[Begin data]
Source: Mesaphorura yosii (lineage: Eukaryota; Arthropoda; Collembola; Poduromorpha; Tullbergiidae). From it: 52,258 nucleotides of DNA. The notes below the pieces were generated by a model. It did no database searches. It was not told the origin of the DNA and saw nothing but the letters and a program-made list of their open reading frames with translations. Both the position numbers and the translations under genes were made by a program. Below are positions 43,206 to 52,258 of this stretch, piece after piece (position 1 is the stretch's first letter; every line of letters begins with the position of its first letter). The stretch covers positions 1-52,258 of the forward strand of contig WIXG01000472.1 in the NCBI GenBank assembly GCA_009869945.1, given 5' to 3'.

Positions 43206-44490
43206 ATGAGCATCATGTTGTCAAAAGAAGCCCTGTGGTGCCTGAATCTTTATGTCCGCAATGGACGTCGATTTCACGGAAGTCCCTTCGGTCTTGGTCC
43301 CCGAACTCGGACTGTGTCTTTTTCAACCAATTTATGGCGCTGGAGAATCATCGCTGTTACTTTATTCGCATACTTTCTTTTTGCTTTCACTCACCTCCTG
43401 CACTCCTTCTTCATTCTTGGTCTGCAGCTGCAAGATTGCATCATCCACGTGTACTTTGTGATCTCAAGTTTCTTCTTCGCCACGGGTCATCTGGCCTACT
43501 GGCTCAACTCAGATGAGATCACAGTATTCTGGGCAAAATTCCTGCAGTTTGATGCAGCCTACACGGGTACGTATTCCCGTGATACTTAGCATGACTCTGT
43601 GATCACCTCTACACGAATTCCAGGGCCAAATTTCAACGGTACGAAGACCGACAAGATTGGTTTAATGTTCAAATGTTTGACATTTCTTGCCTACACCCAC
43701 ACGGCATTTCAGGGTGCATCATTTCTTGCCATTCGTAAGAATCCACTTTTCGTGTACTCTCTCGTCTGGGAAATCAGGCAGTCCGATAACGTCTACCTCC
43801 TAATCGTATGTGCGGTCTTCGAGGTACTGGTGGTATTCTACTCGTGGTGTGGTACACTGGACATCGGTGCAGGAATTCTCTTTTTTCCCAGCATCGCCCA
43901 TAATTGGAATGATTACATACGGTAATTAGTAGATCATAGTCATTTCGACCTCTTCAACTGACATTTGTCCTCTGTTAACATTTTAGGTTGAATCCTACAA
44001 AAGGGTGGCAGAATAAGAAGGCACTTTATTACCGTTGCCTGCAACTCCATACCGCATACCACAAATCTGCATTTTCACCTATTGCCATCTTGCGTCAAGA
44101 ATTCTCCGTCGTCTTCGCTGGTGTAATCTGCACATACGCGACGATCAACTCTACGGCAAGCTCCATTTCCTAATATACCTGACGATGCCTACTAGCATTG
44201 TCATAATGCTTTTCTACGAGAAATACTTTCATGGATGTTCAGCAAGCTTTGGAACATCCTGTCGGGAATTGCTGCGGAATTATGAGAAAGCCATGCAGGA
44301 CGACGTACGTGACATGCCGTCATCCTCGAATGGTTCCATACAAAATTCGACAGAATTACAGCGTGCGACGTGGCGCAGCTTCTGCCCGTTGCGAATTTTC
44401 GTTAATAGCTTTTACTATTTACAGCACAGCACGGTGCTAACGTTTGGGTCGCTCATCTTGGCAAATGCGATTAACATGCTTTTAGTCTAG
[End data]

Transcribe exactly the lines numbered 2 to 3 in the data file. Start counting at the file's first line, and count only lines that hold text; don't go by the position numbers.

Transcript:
Positions 43206-44490
43206 ATGAGCATCATGTTGTCAAAAGAAGCCCTGTGGTGCCTGAATCTTTATGTCCGCAATGGACGTCGATTTCACGGAAGTCCCTTCGGTCTTGGTCC